Juneau Nature

Natural & cultural history of Juneau & Southeast Alaska

Juneau Nature - Natural & cultural history of Juneau & Southeast Alaska

Auke2 geology

This is the content of the 2nd in a 3-part sign array on Auke Lake Trail. See also the other 2 panels: Auke1 intro and Auke3 biocultural.


Geology   Hillsides surrounding Auke Lake are glacially rounded bedrock knobs. Gentler terrain is blanketed with surficial deposits (stippled) including: 1) fine marine sediments from times of higher sea level (pale green); 2) gravel-cobble alluvial fan where streams meet the northern lake shore (tan); 3) colluvial or landslide deposits (pink) on steep slopes. Poorly-drained, fine marine sediments support small trees, while alluvial and colluvial deposits (especially those on slopes sheltered from southeast winds) support larger trees.
Bedrock from Ford & Brew. 1973. USGS Misc. Field Studies Map MF 527.
Surficial geology from Miller. 1975. Misc. Investigations Series I-885.

Rock, sea & ice

To make sense of the topography of Auke Bay and Lake, it helps to visualize the comings and goings of ancient rock masses, mile-deep glaciers, and migrating seas. The landscape’s basic structure is set by NW-SE bedrock alignment, reflected on a grand scale by the Gastineau Channel fault traversing the entire CBJ, and on a fine scale by NW-SE fissures in rock outcrops. Successive ice ages exploited the weakness of fault zones, carving Lynn Canal, rounding off the “soft” rocks such as slate, and leaving the hardest granite and gneiss (Mendenhall Towers, Stroller White) high and jagged. Finally, the bedrock “skeleton” was fleshed-out with loose, surficial deposits (stippled on map) of marine silt, glacial boulders, and stream-carried gravel.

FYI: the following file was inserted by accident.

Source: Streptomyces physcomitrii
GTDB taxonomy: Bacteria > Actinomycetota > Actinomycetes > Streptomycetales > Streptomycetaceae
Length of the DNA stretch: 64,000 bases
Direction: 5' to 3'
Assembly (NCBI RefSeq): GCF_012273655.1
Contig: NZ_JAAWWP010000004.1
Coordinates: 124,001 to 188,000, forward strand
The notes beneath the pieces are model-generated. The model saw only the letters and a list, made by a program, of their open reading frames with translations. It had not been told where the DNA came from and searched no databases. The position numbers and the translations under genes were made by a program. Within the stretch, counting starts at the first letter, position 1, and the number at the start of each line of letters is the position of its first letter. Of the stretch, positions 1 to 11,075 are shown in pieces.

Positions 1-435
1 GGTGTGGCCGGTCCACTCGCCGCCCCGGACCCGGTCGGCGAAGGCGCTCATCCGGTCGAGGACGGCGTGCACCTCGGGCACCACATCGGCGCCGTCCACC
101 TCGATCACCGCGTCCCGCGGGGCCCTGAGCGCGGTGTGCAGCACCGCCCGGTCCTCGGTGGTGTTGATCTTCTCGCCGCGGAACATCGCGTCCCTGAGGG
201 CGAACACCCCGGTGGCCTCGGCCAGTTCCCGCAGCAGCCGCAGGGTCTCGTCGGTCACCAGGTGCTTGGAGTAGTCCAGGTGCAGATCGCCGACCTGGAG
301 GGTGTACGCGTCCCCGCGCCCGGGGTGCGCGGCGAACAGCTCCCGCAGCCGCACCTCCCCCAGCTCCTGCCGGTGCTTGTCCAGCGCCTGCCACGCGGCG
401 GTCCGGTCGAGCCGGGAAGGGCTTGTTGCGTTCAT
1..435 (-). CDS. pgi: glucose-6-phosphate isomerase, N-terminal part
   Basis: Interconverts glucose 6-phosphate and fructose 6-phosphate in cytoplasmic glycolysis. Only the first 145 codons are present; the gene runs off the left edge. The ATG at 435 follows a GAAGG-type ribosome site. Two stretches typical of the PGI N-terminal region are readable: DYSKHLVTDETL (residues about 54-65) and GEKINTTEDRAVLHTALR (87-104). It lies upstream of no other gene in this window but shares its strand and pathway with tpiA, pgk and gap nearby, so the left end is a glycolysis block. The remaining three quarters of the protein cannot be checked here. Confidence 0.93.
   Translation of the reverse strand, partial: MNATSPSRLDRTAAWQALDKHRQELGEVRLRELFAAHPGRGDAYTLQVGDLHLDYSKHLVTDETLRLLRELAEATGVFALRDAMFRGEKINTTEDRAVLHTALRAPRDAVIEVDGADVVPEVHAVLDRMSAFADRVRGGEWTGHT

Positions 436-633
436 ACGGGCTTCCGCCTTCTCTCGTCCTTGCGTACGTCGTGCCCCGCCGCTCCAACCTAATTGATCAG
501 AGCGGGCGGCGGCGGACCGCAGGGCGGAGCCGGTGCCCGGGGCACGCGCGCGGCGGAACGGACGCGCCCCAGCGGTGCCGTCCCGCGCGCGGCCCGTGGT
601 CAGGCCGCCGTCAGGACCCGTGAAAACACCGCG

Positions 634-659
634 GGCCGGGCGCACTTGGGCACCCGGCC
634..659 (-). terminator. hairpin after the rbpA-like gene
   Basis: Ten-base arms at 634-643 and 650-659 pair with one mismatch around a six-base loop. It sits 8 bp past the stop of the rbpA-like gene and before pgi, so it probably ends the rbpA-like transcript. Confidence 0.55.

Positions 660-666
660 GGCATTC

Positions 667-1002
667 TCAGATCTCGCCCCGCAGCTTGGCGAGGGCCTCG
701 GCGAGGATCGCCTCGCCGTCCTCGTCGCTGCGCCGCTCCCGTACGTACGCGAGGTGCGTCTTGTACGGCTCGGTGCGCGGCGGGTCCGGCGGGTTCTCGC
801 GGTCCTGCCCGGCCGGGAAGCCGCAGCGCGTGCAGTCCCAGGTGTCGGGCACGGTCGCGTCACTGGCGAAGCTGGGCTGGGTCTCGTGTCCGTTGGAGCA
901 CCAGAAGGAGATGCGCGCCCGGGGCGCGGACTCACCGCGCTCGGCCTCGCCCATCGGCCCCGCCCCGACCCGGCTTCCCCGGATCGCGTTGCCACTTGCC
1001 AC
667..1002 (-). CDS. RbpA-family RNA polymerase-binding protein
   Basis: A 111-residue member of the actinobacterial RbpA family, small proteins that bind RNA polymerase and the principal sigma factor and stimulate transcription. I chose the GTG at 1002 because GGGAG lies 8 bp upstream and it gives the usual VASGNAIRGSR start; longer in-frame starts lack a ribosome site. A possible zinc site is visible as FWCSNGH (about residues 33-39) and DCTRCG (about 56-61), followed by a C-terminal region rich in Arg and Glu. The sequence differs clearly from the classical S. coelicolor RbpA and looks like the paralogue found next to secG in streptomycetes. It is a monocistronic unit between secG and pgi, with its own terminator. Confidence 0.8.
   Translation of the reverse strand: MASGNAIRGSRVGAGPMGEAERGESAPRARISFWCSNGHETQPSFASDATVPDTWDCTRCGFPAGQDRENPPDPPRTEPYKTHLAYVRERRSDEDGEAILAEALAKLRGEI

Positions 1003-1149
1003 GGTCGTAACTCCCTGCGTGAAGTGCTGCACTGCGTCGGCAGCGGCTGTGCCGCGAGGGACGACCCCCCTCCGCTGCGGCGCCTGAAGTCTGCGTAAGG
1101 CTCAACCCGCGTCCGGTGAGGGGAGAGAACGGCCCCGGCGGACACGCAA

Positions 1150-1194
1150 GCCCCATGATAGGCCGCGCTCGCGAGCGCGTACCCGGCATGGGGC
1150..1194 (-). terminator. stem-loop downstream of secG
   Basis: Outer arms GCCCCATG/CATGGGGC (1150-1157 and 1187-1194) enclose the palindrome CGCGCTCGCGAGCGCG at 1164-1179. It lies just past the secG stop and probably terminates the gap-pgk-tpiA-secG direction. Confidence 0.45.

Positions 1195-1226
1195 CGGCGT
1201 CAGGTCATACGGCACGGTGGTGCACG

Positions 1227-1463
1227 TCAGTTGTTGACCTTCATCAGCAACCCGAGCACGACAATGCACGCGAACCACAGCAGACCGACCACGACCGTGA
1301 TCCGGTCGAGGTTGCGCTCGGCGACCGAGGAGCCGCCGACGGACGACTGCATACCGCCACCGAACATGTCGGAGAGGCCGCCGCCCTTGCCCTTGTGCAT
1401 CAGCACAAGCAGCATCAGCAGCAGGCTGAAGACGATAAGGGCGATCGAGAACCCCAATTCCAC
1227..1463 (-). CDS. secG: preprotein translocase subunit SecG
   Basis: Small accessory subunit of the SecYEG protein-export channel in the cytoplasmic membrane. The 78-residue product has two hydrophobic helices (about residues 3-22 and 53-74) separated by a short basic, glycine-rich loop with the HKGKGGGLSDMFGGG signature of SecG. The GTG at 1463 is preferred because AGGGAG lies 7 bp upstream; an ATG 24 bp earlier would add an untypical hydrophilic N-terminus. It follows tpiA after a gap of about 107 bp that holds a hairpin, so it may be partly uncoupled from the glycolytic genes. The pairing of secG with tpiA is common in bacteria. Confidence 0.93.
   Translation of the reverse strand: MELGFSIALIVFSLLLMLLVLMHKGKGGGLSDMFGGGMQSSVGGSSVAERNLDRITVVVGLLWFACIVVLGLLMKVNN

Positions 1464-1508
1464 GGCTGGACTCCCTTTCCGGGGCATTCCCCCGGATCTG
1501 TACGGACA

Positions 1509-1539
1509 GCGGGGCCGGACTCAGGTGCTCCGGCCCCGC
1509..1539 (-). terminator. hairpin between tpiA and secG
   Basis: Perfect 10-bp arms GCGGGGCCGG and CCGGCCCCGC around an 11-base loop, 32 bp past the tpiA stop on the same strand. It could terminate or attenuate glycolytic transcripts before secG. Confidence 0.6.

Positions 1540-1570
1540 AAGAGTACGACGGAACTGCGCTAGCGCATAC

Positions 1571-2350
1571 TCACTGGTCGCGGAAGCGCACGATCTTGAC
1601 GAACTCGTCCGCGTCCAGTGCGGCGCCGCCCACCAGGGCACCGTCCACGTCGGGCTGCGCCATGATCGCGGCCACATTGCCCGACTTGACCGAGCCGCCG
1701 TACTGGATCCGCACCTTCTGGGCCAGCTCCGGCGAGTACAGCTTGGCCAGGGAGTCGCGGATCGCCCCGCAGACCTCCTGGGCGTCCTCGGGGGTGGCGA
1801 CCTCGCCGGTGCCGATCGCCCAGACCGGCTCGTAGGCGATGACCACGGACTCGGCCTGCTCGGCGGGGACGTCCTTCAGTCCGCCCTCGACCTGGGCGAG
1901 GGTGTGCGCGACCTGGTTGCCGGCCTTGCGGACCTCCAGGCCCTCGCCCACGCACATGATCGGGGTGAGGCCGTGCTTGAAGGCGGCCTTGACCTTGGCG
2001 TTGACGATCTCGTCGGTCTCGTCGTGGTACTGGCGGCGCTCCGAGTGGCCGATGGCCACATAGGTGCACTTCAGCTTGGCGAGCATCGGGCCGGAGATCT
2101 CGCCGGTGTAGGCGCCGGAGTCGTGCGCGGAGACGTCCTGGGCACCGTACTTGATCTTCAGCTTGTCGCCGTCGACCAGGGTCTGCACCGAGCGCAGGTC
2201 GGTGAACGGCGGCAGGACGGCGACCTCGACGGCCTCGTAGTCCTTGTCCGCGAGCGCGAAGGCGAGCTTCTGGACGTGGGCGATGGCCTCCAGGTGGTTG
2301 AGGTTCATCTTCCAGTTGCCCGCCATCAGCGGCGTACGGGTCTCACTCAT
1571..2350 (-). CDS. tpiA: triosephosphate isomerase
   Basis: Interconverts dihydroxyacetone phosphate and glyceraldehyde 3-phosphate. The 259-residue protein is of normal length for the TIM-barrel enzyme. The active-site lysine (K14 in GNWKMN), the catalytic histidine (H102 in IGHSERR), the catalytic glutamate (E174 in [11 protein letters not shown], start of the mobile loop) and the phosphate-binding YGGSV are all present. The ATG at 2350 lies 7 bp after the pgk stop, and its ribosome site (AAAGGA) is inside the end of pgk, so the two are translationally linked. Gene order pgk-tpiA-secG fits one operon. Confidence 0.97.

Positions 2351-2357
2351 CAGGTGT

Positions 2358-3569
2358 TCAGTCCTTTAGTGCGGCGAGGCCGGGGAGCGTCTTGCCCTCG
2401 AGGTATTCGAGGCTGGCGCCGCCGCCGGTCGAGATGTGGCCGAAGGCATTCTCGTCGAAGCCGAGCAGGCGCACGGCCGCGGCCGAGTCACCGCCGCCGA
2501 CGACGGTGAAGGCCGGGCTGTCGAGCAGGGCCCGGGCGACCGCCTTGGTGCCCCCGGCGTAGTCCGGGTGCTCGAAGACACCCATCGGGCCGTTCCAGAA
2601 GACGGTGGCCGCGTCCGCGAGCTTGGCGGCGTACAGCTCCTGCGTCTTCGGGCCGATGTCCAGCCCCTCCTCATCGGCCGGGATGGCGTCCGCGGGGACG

Glaciation series: 20,000 yrs before present (BP) At the height of the Great Ice Age, only Stroller White Mtn, 5,150 feet, stood free of the ice. The gigantic Lynn-Seymour Glacier excavated Auke Lake on a NW-SE axis, parallel to the “grain” of the bedrock (compare fault alignment).


14,000 BP  Lynn-Seymour glacier had melted, but proto Mendenhall Glacier still calved into the sea. Erosive forces were briefly directed at Auke Lake from the northeast.


9,000 BP The glacier had receded well upvalley from today’s position. Land was slowly rising from millennia of depression under mile-deep ice, but relative sea level was still 200 feet above today’s. Humans had occupied Southeast Alaska since at least 10,3000 BP; were some of them hunting seals in Mendenhall Bay?

big tree in woods

The largest Sitka spruce measured near Auke Lake grows on steep colluvial deposits (pink on geology map) in a position sheltered from periodic gales. It’s 170 feet tall and more than 500 years old. Even at 10 feet above ground level, well above the root swell, this majestic tree is 5 feet in diameter

pdf-logo  Download the PDF of this document here.